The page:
Frank Ocean’s Supposed A24 Movie: Plot, Release Date, Filming Details
After years of Frank Ocean’s radio silence on the music front, it looks like the Grammy-winning star will add a new creative arrow to his bow. Rumors are swirling that he will be making his feature film directorial debut with a new project, supposedly titled Philly, is expected to start production with A24 before the end of the year. Details are scarce – but knowing the tastes of Frank and the team behind the scenes, let’s make some brief guesses about what the movie might be like.
Of course, Frank Ocean never does anything: he’s taken care of Homer, his new luxury jewelry brand, and there’s bound to be new music on the way, as he’s set to headline Coachella in 2023. But according to the story broken by Discuss the movie last week, it looks like his film work is most imminent.
According to the story, Frank is apparently working with cult production company A24 and new production company 2AM, run by film industry heavyweight Christine D’Souza Gelb, on Philly. Two of his main executive producers are rumored to work alongside him at 2AM: Julia Oh, who joined the company last year after Film4, and David Hinojosa, who co-founded the company with Christine. Julia’s production credits are solid, with American honey and British teen drama Rocks in its back catalogue; So is David, ranging from A24 projects like Zola and Body Body Body at Carol and Vox Lux. If this is Frank’s team, he’s in very good hands. These studios also give us a good idea of the nebulous film’s potential budget. If you’re doing a $250 million blockbuster, A24 isn’t the guy you’re going to. If it does come to fruition, expect a lower-budget affair.
Frank too, naturally, would have had a hand in deciding who he would work with on this project. If Julia and David are his picks, what does that say about the kind of film he’s trying to make? American honey, Rocks, Body Body Body and Zola are all projects related to young people and their formative experiences. We know that Frank also likes to come as an adult. In a list of Frank’s favorite movies — published in his famous and coveted boys don’t cry zine – he named some famous examples, like Wes Anderson’s high school comedy Rushmore and the Italian neo-realist drama of the 1940s Bike thievesabout a boy and his father trying to make ends meet for their family.
There is also, of course, his public respect for call me by your name. During the press release of this film, he interviewed Timothée Chalamet on this subject for V. Then, of course, there was a “secret project” that Frank worked on with the film’s director, Luca Guadagnino, that has yet to see the light of day. Luca’s films oscillate between European love portraits and savage horror flicks at the moment, so it might be hard to use him as a litmus test of where Frank’s cinematic language might head next.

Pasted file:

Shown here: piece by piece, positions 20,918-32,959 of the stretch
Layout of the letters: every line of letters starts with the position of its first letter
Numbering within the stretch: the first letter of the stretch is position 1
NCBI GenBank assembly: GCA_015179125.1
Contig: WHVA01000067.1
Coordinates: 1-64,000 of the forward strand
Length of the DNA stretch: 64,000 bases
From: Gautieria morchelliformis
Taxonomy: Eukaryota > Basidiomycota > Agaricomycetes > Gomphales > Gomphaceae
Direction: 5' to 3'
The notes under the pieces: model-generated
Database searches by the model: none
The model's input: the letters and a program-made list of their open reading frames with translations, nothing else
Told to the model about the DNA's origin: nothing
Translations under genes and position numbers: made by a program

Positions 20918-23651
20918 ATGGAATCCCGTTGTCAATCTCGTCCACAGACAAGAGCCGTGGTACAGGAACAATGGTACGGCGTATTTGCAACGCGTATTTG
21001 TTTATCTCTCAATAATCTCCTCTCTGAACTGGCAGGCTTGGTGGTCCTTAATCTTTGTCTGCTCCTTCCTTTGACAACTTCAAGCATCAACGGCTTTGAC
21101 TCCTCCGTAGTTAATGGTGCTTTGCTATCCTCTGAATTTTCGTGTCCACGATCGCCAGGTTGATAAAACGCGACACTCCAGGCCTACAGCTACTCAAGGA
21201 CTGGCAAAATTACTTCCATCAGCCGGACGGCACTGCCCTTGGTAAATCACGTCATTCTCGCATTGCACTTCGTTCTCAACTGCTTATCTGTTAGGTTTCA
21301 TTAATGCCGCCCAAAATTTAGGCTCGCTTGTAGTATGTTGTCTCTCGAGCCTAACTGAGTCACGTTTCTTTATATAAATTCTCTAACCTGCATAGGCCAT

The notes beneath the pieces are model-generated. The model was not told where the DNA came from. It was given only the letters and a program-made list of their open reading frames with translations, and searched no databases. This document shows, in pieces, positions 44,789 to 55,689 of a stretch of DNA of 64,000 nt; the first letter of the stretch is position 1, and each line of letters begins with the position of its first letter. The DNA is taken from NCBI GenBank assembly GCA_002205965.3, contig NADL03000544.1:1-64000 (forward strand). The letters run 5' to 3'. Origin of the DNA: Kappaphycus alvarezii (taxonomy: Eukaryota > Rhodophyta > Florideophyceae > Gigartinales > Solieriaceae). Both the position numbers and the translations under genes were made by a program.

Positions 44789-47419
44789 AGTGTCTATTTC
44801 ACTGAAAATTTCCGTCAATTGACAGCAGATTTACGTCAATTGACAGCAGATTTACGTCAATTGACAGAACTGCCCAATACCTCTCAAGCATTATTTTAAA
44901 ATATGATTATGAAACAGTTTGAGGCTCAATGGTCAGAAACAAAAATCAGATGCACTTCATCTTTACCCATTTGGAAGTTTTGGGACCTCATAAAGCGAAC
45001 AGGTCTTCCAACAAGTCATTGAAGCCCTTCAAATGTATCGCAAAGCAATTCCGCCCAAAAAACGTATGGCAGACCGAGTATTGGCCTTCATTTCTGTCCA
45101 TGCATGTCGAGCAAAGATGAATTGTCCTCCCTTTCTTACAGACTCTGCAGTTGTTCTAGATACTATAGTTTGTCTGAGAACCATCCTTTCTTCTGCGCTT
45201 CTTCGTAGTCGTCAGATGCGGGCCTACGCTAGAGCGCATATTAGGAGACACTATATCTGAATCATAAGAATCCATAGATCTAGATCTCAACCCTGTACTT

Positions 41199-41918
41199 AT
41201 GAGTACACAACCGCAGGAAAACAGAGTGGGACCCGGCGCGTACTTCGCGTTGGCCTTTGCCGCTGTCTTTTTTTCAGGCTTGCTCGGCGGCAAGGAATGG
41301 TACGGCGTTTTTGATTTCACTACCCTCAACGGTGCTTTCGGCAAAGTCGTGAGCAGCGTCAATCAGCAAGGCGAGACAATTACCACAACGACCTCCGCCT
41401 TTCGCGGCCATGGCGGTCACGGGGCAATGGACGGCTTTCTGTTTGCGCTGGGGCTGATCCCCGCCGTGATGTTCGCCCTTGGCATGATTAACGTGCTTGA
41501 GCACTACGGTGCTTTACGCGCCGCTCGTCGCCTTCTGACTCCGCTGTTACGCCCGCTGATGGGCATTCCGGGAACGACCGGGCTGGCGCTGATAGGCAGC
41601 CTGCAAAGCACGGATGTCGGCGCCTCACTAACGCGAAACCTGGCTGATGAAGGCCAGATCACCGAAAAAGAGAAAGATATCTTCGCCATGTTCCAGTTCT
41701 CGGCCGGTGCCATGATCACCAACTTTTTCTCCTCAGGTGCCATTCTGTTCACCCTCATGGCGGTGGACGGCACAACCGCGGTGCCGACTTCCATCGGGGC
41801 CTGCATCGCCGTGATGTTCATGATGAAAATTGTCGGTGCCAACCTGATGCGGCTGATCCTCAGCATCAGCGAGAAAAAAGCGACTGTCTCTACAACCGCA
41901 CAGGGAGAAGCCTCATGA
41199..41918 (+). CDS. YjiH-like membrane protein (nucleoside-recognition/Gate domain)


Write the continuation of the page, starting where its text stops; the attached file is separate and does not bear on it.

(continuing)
It’s worth pointing out that the aforementioned list of “favorite movies” that Frank compiled for boys don’t cry includes deep cinema and true classics. He likes Wong Kar-Wai and the Coen brothers; Luis Buñuel and Quentin Tarantino – man’s taste is quite diverse, far beyond the typical bro movie setting. He’s also seen as a pretty serious person on the surface, but hey, there’s all the potential that Frank could work on a comedy, if Wes’ early work still inspires him.
Regarding filming locations, Discuss the movieFrank’s sources shared that Frank and his team are eyeing New Mexico. New Mexico has evolved as a film location over the years. In the 20th century, it was a favorite spot for the dusty landscapes of legendary filmmakers, like Butch Cassidy and the Sundance Kid (1969) and Grapes of Wrath (1940) be shot there. More recently, its large open space has been used as a location for large film studios resembling air hangars: The Avengers, for example, was shot on stage there. But it was also the place where Brokeback Mountain was partially filmed. Maybe then, Frank is considering doing a western?
The intention, apparently, is to shoot the project this fall, before the end of the year. This would give Frank plenty of time to work on post-production and get the film ready for festivals by late summer the following year, following in the footsteps of other A24 projects, like Wavesfor which Frank provided many of his songs for the soundtrack.
His other link with A24 is tenuous: he wrote the preface to the hardcover book of Moonlightbut both – alongside the general perception of A24 as the arthouse film company of the day – mean the collaboration would make perfect sense.
But this is all just a rumour. iD contacted Frank’s representatives who declined to comment. It seems that if something happens, it’s still a secret. Expect a more formal announcement – including hopefully more on the subject of the film – or even a clearing up of all that hearsay very soon.
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